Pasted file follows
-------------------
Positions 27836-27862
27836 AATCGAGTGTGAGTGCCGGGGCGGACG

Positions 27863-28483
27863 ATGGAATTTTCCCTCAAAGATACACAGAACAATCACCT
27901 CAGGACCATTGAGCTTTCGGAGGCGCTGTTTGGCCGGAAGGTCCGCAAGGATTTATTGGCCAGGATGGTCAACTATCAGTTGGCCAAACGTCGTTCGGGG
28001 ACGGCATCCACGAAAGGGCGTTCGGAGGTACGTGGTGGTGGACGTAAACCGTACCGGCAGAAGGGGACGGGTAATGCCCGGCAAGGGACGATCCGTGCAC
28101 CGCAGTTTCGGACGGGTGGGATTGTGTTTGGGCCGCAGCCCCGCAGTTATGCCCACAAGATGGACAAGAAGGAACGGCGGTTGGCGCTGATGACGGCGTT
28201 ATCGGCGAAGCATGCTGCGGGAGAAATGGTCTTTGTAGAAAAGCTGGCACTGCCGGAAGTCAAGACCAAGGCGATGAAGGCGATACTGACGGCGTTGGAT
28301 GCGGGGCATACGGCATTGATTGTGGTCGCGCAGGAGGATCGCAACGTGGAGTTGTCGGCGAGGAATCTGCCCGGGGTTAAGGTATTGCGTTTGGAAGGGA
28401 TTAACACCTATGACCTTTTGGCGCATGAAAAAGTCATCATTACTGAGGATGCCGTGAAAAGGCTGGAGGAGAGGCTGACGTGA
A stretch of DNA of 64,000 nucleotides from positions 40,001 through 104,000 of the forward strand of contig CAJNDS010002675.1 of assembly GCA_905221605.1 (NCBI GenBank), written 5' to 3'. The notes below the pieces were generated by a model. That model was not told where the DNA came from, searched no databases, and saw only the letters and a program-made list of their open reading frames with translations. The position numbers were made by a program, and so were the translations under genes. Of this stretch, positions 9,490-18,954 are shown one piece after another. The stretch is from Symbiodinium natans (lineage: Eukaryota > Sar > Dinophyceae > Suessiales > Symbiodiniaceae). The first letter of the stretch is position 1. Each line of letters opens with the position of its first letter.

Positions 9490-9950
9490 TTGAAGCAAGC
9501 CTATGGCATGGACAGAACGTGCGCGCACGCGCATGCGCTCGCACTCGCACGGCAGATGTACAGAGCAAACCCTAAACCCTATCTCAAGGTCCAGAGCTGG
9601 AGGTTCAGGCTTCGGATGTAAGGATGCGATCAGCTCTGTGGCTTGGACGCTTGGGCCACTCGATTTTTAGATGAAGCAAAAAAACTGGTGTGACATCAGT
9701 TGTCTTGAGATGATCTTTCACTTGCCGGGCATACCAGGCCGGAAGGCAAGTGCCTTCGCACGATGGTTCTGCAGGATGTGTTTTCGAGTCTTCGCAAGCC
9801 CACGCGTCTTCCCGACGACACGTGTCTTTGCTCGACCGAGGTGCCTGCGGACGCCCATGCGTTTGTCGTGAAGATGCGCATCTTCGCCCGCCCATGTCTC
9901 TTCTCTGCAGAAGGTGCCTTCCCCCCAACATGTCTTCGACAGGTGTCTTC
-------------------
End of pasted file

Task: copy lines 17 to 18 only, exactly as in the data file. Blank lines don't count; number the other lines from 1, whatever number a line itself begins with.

9801 CACGCGTCTTCCCGACGACACGTGTCTTTGCTCGACCGAGGTGCCTGCGGACGCCCATGCGTTTGTCGTGAAGATGCGCATCTTCGCCCGCCCATGTCTC
9901 TTCTCTGCAGAAGGTGCCTTCCCCCCAACATGTCTTCGACAGGTGTCTTC